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Picturing Seoul to send to the world

Global street art project aims to share respect between many nations

Hundreds of Seoulites are posing for portraits to join a global street art project for World Peace Day.

The Inside Out Project aims to capture images of people in 17 countries before sharing the posters as public art in cities across the world on Sept. 21.

The project inviting participants to “Be the Change” aims to connect people from different countries and cultural backgrounds to help them share their respect for the natural and human environments.

French street artist JR started the project in 2011, and went on to win the TED Prize that year. The concept has since grown to include 23 participating cities, across which 10,000 large-scale black-and-white portraits are set to be pasted.

Seoul organizers Rachel Shires and Ariadna Rico are currently taking pictures of 500 people in the Korean capital before sending the images to JR to be printed and exchanged for those taken in the other cities. 

On Sept. 21 and 22, the English kindergarten teachers and a team of volunteers will paste the international portraits around the streets of Seoul to celebrate global diversity.

Rico, 30, first heard about the project from a friend who participated in their hometown of Juarez, Mexico, last year. And co-worker Shires, from Connecticut, U.S., was keen to help her run the project for the first time in Seoul.

“I have always wanted to do something on a global scale,” the 25-year-old said. “I think that people think that world peace is a very cliched concept, but I love this artist’s work. His message is very hopeful ― it spoke volumes to me. If I could pass this feeling on to just one person I’d feel like my goal would be accomplished.”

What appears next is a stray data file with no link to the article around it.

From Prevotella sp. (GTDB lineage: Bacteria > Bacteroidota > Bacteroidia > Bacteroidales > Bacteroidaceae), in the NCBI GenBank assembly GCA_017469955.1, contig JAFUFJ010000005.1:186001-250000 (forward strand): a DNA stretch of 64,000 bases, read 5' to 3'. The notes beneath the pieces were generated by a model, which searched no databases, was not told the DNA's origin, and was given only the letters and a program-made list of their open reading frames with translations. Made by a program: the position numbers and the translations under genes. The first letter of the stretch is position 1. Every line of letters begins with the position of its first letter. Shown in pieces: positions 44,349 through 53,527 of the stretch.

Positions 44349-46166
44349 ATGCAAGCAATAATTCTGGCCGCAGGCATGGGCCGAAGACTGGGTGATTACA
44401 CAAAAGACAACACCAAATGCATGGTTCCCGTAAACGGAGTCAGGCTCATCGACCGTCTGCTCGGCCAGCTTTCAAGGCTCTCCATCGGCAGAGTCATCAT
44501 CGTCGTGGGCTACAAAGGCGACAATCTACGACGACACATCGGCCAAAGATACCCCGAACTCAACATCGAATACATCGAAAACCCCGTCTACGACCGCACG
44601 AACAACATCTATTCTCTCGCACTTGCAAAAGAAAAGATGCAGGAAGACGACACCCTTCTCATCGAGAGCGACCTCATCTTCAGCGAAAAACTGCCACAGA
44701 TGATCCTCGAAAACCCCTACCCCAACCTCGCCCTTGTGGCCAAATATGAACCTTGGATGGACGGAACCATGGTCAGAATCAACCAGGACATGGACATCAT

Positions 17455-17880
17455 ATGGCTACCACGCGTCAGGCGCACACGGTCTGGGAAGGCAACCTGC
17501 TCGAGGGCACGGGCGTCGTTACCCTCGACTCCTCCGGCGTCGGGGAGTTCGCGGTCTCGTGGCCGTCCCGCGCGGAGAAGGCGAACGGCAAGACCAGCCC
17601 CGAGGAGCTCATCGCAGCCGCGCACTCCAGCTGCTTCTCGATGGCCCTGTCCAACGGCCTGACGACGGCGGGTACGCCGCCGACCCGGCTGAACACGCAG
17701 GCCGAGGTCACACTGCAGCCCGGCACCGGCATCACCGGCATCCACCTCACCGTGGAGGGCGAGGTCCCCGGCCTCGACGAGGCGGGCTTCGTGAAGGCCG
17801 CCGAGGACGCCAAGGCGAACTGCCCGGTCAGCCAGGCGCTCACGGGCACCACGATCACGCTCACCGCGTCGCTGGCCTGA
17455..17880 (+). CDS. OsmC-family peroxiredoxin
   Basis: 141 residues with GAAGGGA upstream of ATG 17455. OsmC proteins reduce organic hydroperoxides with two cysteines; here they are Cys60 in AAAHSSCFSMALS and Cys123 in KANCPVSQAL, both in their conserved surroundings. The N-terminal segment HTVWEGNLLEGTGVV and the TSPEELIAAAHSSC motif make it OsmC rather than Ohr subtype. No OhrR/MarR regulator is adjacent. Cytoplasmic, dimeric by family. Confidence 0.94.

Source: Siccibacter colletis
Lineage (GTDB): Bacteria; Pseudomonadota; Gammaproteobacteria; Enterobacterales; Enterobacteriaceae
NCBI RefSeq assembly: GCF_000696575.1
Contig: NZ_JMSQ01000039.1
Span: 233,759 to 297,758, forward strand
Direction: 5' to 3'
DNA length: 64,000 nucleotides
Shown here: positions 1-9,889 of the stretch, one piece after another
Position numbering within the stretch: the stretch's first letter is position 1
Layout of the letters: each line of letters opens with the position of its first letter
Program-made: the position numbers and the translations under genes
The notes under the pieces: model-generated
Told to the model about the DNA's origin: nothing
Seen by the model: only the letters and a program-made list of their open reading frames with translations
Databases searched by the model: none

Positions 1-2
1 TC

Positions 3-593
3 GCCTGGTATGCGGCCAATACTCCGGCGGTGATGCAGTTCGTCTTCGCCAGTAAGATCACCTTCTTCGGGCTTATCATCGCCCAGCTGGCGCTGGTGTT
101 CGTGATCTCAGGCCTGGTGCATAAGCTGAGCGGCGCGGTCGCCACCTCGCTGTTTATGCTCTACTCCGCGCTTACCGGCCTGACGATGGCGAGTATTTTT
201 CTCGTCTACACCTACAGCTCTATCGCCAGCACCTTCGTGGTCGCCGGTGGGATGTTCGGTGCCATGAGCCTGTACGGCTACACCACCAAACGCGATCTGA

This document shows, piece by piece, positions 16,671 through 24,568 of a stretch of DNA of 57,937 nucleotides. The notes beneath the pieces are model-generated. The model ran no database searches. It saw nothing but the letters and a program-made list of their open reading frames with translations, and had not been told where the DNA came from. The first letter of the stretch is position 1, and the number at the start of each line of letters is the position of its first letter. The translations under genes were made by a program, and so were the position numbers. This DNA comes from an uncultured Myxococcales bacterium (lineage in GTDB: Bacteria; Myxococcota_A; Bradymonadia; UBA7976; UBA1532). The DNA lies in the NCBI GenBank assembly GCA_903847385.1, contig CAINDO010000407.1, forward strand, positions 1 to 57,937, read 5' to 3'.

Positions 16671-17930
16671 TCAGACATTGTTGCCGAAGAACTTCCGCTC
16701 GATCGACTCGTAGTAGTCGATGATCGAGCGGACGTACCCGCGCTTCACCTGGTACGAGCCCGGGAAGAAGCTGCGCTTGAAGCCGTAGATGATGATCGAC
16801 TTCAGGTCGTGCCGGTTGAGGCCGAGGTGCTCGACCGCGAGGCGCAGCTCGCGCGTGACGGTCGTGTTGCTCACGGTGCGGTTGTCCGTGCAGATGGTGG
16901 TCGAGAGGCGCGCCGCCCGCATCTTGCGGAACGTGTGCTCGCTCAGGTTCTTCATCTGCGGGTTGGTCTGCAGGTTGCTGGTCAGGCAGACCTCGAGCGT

And Rico said she’d wanted to organize the Korean branch of the project to display images of different cultures here, and to bring cheer to streets around the world.

“Perhaps one day you will be walking on the street and feeling a little sad and then you see this poster of a huge smiling face and feel happy in that moment,” she said.

Posters will be put in the most prominent places around the city, with Hongdae and along the Han River already being eyed as good spots.

“This is the first time it has been done in Seoul and it is the first time that the project will exchange photos with other countries,” Shires said. “In the past local organizers just took 500 images and each city would receive the same images back as posters. Now, it is being mixed up and the images will be sent to different countries around the world. About 15 to 20 portraits will end up in their original city, but we don’t know which ones they will be.”

About 200 people have already been photographed at an open call at Hongdae Park on Saturday. Some 13 volunteers helped recruit passers-by and take pictures.

Korean, Chinese, Taiwanese, Singaporean and Indonesian people were among those being snapped against the required whiteboard background.

They will hold another open call at the same park on July 1 from 12-7 p.m.

For that day, the Seoul organizers are seeking photographers to help take pictures, people from all backgrounds that want to be photographed and Korean/English translators to help the project reach a larger audience.

Volunteers may also step forward to help paste the 500 posters around Seoul on Sept. 21 and 22. The first step will be to spell out the words “World Peace” with some of the posters as part of a global action on Sept. 21.

“After the posters are put up they go into the public domain,” said Rico.

“Whatever happens to them is ok, whether they are affected by the weather or people take them or make art with them ― it is up to them. They will just become part of the city.”

Although they have already raised the $1,600 required to cover the Seoul contribution, the pair are still fund-raising to give more to the project’s collective Internet crowd-funding account.

Donations can be made at for the fund-raiser which aims to reach $30,000 by July 18 in order to cover the full cost of the global project.

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By Kirsty Taylor  ( )
Korea Herald Youtube